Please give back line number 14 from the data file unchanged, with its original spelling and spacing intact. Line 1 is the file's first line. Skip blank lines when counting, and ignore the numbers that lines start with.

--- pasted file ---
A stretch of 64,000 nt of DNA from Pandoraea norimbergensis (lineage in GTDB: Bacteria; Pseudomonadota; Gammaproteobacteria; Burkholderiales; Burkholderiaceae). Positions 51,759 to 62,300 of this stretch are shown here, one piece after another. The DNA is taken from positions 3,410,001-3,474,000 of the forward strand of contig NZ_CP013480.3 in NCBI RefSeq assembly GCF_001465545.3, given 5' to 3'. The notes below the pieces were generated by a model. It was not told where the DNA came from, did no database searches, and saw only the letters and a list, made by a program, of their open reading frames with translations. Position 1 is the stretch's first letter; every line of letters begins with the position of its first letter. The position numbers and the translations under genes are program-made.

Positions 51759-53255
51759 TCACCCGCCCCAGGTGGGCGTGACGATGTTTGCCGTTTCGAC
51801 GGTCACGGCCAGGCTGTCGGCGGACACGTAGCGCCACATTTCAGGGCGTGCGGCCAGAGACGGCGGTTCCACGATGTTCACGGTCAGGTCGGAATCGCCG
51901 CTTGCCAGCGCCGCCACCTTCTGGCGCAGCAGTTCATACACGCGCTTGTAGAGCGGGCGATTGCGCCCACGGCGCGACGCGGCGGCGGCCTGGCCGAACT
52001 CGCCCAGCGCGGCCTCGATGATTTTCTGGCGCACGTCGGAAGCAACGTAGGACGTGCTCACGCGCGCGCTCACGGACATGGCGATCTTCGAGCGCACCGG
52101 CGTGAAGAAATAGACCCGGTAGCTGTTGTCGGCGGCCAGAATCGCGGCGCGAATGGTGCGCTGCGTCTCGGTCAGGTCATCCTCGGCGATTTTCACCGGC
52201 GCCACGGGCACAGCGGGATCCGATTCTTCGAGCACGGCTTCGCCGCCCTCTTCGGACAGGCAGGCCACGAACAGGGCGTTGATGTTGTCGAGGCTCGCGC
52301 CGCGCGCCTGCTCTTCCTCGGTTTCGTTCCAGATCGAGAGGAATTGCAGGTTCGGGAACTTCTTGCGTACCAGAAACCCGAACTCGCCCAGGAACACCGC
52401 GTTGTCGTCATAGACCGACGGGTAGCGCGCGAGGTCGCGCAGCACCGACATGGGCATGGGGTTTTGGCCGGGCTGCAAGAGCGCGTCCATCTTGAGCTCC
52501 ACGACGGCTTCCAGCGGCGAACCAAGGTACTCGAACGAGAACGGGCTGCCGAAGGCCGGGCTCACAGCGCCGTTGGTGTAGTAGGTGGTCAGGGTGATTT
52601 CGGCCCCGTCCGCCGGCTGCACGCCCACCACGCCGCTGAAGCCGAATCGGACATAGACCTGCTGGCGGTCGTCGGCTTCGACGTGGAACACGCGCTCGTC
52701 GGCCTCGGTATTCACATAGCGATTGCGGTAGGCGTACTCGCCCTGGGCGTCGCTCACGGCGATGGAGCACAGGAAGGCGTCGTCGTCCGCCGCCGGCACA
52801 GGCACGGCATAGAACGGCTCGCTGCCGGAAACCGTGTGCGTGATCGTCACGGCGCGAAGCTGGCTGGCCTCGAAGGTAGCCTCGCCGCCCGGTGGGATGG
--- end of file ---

52801 GGCACGGCATAGAACGGCTCGCTGCCGGAAACCGTGTGCGTGATCGTCACGGCGCGAAGCTGGCTGGCCTCGAAGGTAGCCTCGCCGCCCGGTGGGATGG